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4 Steps to Take as an Entrepreneur When the Going Gets Tough You can expect tough times at any stage of your business, most especially when you're just starting out. Here are four steps you can take to get through the challenges.

By Roy Dekel Edited by Chelsea Brown

Opinions expressed by Entrepreneur contributors are their own.

When things get tough, other people may surrender — but not you. Not after this. You can expect tough times at any stage of your business, most especially when you're just starting out. Making it out alive means learning how to get on top of these bumps in unorthodox ways. When you find yourself in a tough spot, here are four simple steps you can take to get through it:

1. Become a contrarian

As an entrepreneur, it's your job to be smart, make good decisions and not just follow what everyone else is doing. However, you don't want to become too far out there that you lose touch with reality. It's about making sure what you're doing is sustainable and not just a "hustle."

Here's how you can become a responsible contrarian thinker in business:

  • Look at your industry as if it were a big, complicated puzzle. What are the pieces? What makes them work together? How can you change them to make the picture look different?

  • Identify something that's been held up as a rule for too long, and challenge it. If everyone is doing it one way, maybe there's a better way to do it.

  • Look at the demographics of your customer base, and see if there are any patterns that seem like they might be worth investigating further.

Related: How to Stay Inspired During Tough Times

2. Buckle up, and stay focused on your business

It's easy to spend money when there is plenty of it, but as an entrepreneur, you always need to live within your means.

During tough times, start by cutting down on unnecessary expenses. This can be anything from eating out to buying a new car. There's a fair chance that you're not maximizing your profit if you're spending more money outside of your business.

Also, try to review employee salary and benefits package if possible. If you aren't making enough money from the company's profits, maybe consider lowering salary rates for the time being or revising your benefits package so that it fits within your budget.

3. Extend run rate by borrowing

When you're in a slow period, it's tempting to hold on for dear life and not make any decisions. But you should always try to keep your revenue growing. If you can't afford to pay for new staff or supplies, then borrow money. And if you need more than one round of funding, don't be afraid to ask for it!

You might be surprised how many investors are willing to take a chance on you if they see that you're doing everything possible to keep your business afloat during a rough patch. However, not every investor has this kind of outlook. If your company is having financial problems or isn't performing as well as expected, investors will want their money back right away.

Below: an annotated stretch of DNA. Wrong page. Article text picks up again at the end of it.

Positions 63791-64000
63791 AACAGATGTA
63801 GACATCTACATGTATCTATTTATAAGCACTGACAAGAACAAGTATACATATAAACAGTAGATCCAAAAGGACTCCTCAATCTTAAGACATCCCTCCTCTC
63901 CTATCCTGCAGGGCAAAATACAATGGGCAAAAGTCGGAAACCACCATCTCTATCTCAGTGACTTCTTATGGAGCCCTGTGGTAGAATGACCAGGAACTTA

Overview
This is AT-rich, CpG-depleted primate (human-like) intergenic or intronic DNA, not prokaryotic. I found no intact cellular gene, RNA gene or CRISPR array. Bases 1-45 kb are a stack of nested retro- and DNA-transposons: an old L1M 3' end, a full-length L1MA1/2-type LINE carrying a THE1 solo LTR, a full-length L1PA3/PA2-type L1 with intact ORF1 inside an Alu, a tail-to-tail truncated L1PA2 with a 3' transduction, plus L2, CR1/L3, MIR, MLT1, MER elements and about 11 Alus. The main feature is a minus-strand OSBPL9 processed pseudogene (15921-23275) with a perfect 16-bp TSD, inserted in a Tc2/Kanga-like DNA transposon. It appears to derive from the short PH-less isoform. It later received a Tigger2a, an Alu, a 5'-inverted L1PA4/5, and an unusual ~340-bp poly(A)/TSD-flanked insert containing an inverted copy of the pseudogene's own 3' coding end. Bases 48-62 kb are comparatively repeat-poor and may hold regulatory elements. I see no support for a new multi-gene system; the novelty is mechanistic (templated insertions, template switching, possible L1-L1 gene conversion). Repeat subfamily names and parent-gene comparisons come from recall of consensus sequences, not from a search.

Furthermore, you shouldn't expect banks to give you as much credit as they used to. In fact, they'll probably give you less than they would have just six months ago. And that's because banks aren't being very generous with lending during tough times.

The best way to attract banks to lend your startup money is to be a good credit risk. If you have a good track record of paying back other loans, or if your company has a lot of assets (such as real estate), then banks will be more willing to lend you money.

4. Invest in your well-being more than ever

Despite the tough economic times, it is important to invest in yourself and your well-being more than ever. Your stress is not only a personal issue, it's also a business issue that can affect you and your company in profound ways — and it's time to start treating it as such.

You need to embrace the fact that stress is an unavoidable part of life, and it can be for good or bad depending on how you handle it. The key is to learn how to manage your stress before it takes over your life and negatively impacts your health and productivity.

Related: 11 Effective Ways to Cope with Entrepreneurial Stress

Important Takeaways:

  • Stand out from the crowd, and attract new customers who want something different.

  • Don't let your emotions get in the way of making smart decisions that will keep your company afloat.

  • Find ways to fund short-term cash flow issues by borrowing money or selling assets.

  • You'll have a better chance of succeeding if you're relaxed, calm and focused on solving problems.

Roy Dekel

Entrepreneur Leadership Network® Contributor

CEO of SetSchedule

Roy Dekel, an American-Israeli entrepreneur, investor, and philanthropist, co-founded and invested in numerous business, including SetSchedule, Rentastic, and Taskable. With unwavering commitment, he pushes tech innovation boundaries, redefining possibilities in enterprise and consumer spheres.

Want to be an Entrepreneur Leadership Network contributor? Apply now to join.

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